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Perhaps it is in part because of the influence of Lucasfilm President Kathleen Kennedy, but it looks like finally, after decades of 100 male Star Wars action figures for every one female figure for kids to play with, times may be changing.  It was sad for two generations of girls–and boys–that you could quickly list all the named women characters of Star Wars, both from the original trilogy: Leia, Aunt Beru, and Mon Mothma, and only a few more with the prequels: Padme, Shmi, Adi Gallia, Zam Wesell, Dorme–and Beru again–with even fewer made into toys that would allow kids to see themselves in Star Wars characters.  Disney was surprisingly slow to integrate Daisy Ridley’s Rey into all the various toy lines early last year, but recent announcements indicate the franchise is trying to catch up.  A new line of 11-inch format dolls from Hasbro looks to be a step in the right direction.

One of this weekend’s Star Wars Celebration 2017 announcements is Disney and Lucasfilm’s Forces of Destiny, a series of animated shorts highlighting the heroism of the women of Star Wars.  Although it would seem adding the women of Star Wars to each of the other toy lines in the franchise also makes sense, Forces of Destiny attempts to bridge action figures and the traditional Barbie-type 11-inch doll.  The release announcing the new doll line made clear that these toys aren’t about make-up, mirrors, and dresses.   “Star Wars Forces of Destiny is for anyone who has been inspired by Leia’s heroism, Rey’s courage or Ahsoka’s tenacity,” said Kennedy.

The toy line is also taking a cue from a successful G.I. Joe toy series, calling the toys “Adventure Dolls,” which will feature hands that can hold weapons and feet that aren’t pointed like traditional dolls (that were intended to allow for high heels).  The Forces of Destiny dolls will be anchored by a web series of animated features in July, followed by an eight-part series on the Disney Channel this Fall that will include the voices of the actual Star Wars film actresses, including Daisy Ridley (The Force Awakens’ Rey), Felicity Jones (Rogue One’s Jyn Erso), Tiya Sircar (Star Wars Rebels’ Sabine), Ashley Eckstein (Star Wars Rebels’ Ahsoka) with narration by Lupita Nyong’o (The Force Awakens’ Maz Kanata).

Here is a preview for the new Star Wars Forces of Destiny:

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Announced at this year’s Toy Fair Funko’s new line of Batman action figures from the 1966 TV series will be making their way to stores this summer with Entertainment Earth beginning to take pre-orders now.  These figures are from Funko’s classic Kenner-style retro line, the perfect styling for the campy show.

The best in the line is this showcase set featuring the Batmobile, boxed with the Batman and Robin figures:

Pre-order the Batmobile set now here.  The line also includes Batgirl in Yvonne Craig’s purple costume (above), plus Catwoman (played in the series by Eartha Kitt, Julie Newmar, and Lee Meriwether), two Mr. Freeze versions (played in the series by George Sanders, Otto Preminger, and Eli Wallach), King Tut (played by Victor Buono), and Bookworm (Roddy McDowell).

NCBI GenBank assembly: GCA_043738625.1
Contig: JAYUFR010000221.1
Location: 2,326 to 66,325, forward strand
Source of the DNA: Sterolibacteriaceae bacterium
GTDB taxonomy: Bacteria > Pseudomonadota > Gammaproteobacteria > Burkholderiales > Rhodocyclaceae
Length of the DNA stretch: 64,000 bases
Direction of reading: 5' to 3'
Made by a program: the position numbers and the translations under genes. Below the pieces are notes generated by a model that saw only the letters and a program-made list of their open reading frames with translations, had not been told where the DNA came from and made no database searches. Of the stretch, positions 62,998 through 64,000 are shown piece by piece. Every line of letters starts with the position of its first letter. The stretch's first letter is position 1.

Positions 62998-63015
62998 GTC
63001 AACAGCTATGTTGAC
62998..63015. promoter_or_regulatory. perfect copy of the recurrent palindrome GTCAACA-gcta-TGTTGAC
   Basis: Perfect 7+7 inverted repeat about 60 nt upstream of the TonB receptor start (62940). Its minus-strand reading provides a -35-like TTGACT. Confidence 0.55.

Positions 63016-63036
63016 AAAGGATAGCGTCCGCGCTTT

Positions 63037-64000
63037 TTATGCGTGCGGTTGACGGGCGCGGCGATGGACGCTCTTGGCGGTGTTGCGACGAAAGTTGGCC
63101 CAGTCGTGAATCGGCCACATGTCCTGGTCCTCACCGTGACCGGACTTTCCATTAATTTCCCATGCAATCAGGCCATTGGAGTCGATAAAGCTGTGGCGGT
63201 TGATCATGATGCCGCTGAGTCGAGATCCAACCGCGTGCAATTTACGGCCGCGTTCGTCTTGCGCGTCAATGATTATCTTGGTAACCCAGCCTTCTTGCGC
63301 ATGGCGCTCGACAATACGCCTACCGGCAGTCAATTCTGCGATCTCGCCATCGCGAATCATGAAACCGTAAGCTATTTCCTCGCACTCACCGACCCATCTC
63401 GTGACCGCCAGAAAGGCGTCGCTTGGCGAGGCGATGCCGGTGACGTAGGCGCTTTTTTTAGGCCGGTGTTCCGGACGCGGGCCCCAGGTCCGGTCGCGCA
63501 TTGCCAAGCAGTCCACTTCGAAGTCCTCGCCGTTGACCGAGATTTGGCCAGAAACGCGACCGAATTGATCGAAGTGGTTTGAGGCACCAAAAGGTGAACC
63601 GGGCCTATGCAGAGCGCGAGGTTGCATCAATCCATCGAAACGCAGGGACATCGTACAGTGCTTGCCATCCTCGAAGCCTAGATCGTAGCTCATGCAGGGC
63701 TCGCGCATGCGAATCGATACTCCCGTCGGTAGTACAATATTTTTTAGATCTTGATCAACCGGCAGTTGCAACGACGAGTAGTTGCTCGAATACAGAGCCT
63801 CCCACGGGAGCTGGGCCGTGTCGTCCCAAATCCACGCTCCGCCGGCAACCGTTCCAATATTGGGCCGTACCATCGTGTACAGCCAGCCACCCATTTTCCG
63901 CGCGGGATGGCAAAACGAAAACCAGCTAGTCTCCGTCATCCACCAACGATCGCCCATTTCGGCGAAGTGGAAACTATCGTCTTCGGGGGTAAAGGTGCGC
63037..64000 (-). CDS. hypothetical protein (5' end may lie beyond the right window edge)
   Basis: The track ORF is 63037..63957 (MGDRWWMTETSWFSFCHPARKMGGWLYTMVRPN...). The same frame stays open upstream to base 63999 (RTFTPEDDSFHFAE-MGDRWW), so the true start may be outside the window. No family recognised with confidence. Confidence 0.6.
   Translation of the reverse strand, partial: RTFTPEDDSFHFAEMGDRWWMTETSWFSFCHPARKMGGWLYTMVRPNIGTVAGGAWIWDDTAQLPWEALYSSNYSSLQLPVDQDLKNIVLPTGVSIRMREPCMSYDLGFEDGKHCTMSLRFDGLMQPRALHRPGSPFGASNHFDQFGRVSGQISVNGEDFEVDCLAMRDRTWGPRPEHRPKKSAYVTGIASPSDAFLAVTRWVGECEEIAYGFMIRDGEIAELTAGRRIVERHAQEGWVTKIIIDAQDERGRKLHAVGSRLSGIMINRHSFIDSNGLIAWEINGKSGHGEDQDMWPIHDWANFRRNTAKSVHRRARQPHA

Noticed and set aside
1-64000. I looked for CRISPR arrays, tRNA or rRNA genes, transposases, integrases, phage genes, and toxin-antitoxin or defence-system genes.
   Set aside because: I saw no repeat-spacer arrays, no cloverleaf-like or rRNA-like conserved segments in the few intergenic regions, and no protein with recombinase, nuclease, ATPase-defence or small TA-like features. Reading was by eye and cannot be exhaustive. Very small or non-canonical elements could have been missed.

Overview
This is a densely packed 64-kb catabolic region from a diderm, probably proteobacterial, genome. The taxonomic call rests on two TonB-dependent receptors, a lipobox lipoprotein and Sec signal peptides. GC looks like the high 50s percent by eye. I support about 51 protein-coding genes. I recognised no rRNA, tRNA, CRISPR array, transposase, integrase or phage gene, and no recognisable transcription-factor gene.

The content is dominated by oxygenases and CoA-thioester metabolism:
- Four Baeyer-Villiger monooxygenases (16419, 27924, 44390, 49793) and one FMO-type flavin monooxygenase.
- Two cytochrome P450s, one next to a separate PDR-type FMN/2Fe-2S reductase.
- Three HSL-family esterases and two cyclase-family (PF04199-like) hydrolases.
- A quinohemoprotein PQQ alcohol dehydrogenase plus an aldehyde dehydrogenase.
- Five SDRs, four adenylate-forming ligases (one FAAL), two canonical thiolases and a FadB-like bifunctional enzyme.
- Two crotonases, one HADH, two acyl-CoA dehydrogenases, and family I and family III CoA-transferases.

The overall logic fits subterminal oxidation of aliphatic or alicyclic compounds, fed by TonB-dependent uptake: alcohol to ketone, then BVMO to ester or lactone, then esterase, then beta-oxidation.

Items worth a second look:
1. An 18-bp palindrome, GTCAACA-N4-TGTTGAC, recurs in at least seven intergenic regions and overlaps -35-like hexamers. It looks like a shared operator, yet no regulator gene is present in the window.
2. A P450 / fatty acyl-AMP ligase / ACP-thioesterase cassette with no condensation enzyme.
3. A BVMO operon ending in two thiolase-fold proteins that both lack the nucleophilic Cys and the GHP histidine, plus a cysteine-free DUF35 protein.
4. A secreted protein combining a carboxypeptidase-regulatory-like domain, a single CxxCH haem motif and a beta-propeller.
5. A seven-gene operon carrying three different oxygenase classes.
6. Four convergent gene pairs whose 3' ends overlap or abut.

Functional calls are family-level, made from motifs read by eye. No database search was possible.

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Star Wars Celebration 2017 is almost here.  This year the convention will take place in Orlando, Florida, April 13-16 at the Orange County Convention Center.  Hundreds of exclusive licensed collectibles will be available at this year’s show in light of the franchise’s 40th anniversary celebration.  But Gentle Giant wins the nostalgia award for its choice of throwback exclusive ideas–a reproduction of the Dianoga from the 1978 Star Wars Death Star Space Station playset in a jumbo format.

First unveiled at the Gentle Giant booth at San Diego Comic-Con in 2010, the toy company began to re-create the original line of 3 3/4 Star Wars Kenner action figures in the size of the original large-sized action figures–about 12 inches tall.  The company releases limited numbers of each figure with card backs and packaging reflecting the style of the originals.  The company creates the jumbo figures from digital scans of the small figures.  So if you fondly remember your first figure was C-3PO, you could purchase a giant version of the figure to display, or play with, at home.  We at borg.com awarded Gentle Giant’s prototype, rocket-firing jumbo Boba Fett the best action figure release of the year here back in 2013.

So taking the first Star Wars creature toy ever released and offering it again in this anniversary year is inspired.  The Dianoga was the only included figure in any of the regular release original Star Wars playsets–all others had to have been purchased separately (the only other “monster” from the movie to be made into a toy in the early years after Star Wars would be the Dewback).  The Dianoga came with its own “garbage”–three sheets of yellow, blue, and white Styrofoam broken into bits, to soften the fall of Luke, Leia, Han, and Chewbacca from their famous fall into the trash compactor.  Gentle Giant advertises this new exclusive release, too, will include foam garbage.

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By Art Schmidt